Daring Bakers POP! (Dairy-free cheesecake pops with recipe)

I’ve had a lot of fun with every Daring Baker challenge I’ve participated in. I’m still an amateur baker and each month I’ve had to do something I’ve never done before.

First, I tackled my biggest baking fear – yeast. Next, was the first time I had ever made Swiss meringue buttercream (which I now make on a regular basis). In January, I made my first lemon meringue pie including my first time making lemon curd. And last month, I made my first layer cake.

This month is no exception for the list of firsts. Cheesecake. I happen to love cheesecake, but I haven’t had any since finding out I was lactose intolerant. I just figured cheesecake would be one of those things I wouldn’t have again without being in extreme pain (or taking an entire box of Lactaid crushed over the cheesecake).

With the help of the NEW Daring Bakers site, I was able to get my questions answered and made the cheesecake completely dairy free. And it’s delicious! The pops are so cute and an easy way to bring cheesecake to a party. Thanks to this month’s hostesses: Deborah from Taste and Tell and Elle from Feeding My Enthusiasms. Be sure to check out the DB blogroll to see all the other cheesecake pops.

Cheesecake Pops
Adapted from Sticky, Chewy, Messy, Gooey by Me (halved the recipe and made it dairy free)
Makes ~35 pops

2 1/2 8-ounce package of Toffuti Better than Cream Cheese – at room temperature
1 cup of sugar
2 tablespoon of flour
1/8 tsp salt
2 1/2 large eggs
1 egg yolk
1 teaspoon of vanilla
2 Tbsp full-fat soymilk + 2 tsp Earth Balance margarine – melted, mixed and cooled to room temp
1/2 pound dark chocolate
1 tablespoon of shortening
straws & sprinkles

Preheat oven to 325F. Set some water to boil.

In a large bowl, beat together the cream cheese, sugar, flour, and salt until smooth. If using a mixer, mix on low speed. Add the eggs and the egg yolk, one at a time, beating well (but still at low speed) after each addition. Beat in the vanilla and cream mixture (milk + butter).

Pour the batter into 8-inch pan, coated with cooking spray. Place the pan in a larger roasting pan. Fill the roasting pan with the boiling water until it reaches halfway up the sides of the ramekins. Bake until the cheesecake is firm and slightly golden on top, 35 to 45 minutes. (Mine took 50 minutes.)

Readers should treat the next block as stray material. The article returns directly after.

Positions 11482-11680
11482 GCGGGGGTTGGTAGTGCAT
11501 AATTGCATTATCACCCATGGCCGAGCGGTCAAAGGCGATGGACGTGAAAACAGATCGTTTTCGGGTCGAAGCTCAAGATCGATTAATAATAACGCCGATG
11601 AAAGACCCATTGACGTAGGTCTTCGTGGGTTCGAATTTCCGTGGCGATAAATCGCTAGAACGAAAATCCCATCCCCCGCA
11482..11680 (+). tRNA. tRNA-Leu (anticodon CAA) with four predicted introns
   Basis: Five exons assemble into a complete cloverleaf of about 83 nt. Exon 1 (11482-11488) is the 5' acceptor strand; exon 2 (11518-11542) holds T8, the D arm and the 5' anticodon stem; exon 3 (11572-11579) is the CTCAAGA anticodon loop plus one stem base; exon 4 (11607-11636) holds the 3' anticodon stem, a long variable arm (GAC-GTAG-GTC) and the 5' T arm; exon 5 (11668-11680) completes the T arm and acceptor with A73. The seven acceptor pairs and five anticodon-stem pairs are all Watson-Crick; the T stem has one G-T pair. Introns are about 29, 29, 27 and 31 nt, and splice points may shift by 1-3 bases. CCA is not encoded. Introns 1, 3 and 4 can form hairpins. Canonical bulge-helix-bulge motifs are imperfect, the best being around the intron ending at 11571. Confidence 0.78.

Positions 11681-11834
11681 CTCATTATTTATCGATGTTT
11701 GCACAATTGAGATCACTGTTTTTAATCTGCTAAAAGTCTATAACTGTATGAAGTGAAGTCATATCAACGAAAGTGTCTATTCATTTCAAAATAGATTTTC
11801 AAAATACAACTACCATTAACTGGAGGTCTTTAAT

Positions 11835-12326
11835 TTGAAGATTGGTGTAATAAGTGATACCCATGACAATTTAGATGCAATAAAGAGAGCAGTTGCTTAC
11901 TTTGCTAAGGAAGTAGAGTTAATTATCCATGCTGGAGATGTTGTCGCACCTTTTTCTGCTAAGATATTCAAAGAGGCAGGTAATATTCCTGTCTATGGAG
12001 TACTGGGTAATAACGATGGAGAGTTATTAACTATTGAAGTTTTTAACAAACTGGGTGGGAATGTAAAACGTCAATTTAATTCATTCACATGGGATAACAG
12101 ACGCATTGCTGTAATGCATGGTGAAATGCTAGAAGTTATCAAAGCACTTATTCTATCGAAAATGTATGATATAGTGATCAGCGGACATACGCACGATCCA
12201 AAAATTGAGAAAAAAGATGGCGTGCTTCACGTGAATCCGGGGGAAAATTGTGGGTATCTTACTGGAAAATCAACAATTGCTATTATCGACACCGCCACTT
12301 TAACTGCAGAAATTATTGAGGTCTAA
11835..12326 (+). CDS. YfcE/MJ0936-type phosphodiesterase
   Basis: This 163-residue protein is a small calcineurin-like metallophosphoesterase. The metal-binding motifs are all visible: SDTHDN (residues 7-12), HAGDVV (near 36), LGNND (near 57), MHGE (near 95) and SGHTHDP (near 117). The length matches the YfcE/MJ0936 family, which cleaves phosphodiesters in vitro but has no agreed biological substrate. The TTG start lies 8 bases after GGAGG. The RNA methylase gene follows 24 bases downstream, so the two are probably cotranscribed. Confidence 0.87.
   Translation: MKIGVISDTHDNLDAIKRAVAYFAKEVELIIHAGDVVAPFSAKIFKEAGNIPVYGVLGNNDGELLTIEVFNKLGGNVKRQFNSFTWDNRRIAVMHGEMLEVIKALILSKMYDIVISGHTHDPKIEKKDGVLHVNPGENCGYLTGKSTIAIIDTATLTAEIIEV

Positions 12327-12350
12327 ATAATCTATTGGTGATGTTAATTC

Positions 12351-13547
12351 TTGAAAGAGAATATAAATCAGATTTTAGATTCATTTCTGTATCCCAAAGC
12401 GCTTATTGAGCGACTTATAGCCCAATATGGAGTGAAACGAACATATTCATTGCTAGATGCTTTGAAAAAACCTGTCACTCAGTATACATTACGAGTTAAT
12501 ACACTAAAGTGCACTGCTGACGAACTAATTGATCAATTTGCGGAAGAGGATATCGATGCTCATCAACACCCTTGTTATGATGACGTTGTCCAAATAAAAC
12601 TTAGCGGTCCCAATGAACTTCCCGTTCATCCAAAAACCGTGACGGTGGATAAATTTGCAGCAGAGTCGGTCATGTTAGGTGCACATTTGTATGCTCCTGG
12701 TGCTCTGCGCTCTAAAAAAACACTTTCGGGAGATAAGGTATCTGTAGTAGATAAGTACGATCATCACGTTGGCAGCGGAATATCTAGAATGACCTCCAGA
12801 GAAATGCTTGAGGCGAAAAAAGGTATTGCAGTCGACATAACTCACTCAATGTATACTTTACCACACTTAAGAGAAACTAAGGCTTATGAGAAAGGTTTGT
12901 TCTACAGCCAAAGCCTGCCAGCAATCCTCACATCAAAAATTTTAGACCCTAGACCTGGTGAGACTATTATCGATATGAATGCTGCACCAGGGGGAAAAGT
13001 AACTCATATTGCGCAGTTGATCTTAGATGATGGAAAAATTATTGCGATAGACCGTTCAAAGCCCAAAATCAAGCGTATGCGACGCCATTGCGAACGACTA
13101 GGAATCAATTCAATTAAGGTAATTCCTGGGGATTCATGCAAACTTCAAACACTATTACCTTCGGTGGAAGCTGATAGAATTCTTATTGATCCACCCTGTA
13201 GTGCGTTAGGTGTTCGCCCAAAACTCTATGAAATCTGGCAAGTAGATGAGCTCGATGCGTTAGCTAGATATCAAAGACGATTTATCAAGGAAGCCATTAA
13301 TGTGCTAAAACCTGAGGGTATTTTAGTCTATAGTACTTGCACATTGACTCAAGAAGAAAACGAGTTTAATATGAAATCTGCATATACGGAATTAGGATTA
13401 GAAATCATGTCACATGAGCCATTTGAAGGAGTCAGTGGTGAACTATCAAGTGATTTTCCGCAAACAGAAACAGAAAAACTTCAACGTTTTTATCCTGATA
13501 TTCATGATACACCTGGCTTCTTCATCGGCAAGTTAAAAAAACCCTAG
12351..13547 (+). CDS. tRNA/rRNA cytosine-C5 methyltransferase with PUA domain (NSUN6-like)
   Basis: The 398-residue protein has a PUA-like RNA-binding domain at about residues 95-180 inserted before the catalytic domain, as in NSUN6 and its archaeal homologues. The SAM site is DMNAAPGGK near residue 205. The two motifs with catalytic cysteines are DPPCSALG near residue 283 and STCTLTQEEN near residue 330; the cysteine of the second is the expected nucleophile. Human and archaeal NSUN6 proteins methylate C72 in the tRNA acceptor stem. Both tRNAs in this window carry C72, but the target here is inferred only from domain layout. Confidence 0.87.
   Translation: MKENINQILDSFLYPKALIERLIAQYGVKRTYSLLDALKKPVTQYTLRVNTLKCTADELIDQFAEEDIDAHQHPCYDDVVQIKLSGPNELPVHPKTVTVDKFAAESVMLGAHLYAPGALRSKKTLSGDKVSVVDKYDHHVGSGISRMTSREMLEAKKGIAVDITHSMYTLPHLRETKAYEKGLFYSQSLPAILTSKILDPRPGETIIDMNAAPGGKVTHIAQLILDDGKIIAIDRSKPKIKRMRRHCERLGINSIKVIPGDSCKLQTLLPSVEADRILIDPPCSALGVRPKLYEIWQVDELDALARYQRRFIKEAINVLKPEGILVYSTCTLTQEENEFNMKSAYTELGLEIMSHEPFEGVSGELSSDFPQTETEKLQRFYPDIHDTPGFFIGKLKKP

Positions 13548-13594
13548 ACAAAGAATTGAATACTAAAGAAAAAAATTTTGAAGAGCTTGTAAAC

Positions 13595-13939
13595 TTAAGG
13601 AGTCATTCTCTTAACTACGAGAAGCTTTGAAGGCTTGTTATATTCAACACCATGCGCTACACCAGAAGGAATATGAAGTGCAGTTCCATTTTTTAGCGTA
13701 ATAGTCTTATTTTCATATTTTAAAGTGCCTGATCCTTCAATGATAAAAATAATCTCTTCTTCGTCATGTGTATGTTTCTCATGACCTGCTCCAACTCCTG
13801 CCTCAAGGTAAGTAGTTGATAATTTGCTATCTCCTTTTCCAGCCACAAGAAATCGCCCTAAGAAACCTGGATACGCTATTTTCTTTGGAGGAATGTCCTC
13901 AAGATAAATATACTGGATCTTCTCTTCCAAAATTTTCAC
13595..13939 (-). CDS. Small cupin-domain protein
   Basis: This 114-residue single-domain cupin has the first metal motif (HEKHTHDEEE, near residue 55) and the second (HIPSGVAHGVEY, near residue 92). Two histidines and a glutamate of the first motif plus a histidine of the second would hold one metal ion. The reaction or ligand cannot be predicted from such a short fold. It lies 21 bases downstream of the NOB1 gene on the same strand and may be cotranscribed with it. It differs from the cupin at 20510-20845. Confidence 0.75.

Remove the cheesecake from the water bath and cool to room temperature. Cover the cheesecake with plastic wrap and refrigerate until very cold, at least 3 hours or up to overnight. (I refrigerated overnight.)

When the cheesecake is cold and very firm, scoop the cheesecake into 2-ounce balls (My cheesecake was very firm. I just cut the cheesecake into squares and triangles) and place on a parchment paper-lined baking sheet. Carefully insert a straw into each cheesecake ball. Freeze the cheesecake pops, uncovered, until very hard, at least 1 โ€“ 2 hours.

When the cheesecake pops are frozen and ready for dipping, prepare the chocolate. In a double boiler (I use a bowl over a pan of boiling water), heat the chocolate and the shortening, stirring often, until chocolate is melted and chocolate and shortening are combined. Stir until completely smooth. Do not heat the chocolate too much or your chocolate will lose itโ€™s shine after it has dried.

Quickly dip a frozen cheesecake pop in the melted chocolate, swirling quickly to coat it completely. Shake off any excess into the melted chocolate. If you like, you can now roll the pops quickly in optional decorations. Place the pop on a clean parchment paper-lined baking sheet to set. (I let held the pop for a minute or so to let the chocolate set so that I wouldn’t have a “footprint” on my pops)

Refrigerate the pops for up to 24 hours, until ready to serve.

    Pin It

13 Responses to “More cheeses I can eat!!”

  1. #
    1
    Yankee1969 — April 15, 2008 at 10:05 pm

    I’m guessing you’ve tried Manchego? It’s my favorite sheep’s milk cheese.

  2. #
    2
    Deana — April 15, 2008 at 10:46 pm

    I’m lactose intolerant too, and cheese is what I miss most. I’m curious about the goat cheese and sheep’s milk cheese; according to what I’ve read, goats’ milk and sheep’s milk have almost the same amount of lactose as cows’ milk. How is it that the cheese doesn’t have lactose? I’d be interested in any resources you could pass on because I’d love to be able to eat some cheese again!

  3. #